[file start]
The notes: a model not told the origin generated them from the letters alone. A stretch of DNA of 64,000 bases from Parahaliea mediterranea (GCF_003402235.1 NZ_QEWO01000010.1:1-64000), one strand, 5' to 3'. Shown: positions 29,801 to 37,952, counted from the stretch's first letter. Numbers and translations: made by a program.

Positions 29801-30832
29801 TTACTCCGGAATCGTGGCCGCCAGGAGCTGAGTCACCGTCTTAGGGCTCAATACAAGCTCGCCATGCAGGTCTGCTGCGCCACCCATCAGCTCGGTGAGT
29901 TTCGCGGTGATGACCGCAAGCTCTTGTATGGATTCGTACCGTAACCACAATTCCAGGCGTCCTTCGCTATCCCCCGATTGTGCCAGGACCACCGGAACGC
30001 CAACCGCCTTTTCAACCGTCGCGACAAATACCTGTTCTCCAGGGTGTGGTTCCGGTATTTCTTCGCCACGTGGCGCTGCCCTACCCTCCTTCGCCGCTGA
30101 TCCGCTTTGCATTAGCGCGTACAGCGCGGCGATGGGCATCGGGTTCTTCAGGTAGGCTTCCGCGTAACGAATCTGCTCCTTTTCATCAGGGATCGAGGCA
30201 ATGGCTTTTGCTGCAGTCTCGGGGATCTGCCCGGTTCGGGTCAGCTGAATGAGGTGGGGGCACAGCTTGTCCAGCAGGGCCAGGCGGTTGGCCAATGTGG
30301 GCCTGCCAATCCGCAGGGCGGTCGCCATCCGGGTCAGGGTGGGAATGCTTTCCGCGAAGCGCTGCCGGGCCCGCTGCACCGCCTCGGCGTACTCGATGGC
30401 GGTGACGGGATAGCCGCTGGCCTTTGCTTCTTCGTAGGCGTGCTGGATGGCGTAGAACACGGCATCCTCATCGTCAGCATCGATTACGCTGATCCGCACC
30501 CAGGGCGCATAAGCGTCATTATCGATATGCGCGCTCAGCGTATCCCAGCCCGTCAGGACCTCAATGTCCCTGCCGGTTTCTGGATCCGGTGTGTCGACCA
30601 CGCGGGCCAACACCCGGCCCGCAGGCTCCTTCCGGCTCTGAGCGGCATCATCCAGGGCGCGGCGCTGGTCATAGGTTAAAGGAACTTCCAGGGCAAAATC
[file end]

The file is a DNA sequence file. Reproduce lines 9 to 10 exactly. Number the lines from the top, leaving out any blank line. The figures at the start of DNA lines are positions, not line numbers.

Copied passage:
30401 GGTGACGGGATAGCCGCTGGCCTTTGCTTCTTCGTAGGCGTGCTGGATGGCGTAGAACACGGCATCCTCATCGTCAGCATCGATTACGCTGATCCGCACC
30501 CAGGGCGCATAAGCGTCATTATCGATATGCGCGCTCAGCGTATCCCAGCCCGTCAGGACCTCAATGTCCCTGCCGGTTTCTGGATCCGGTGTGTCGACCA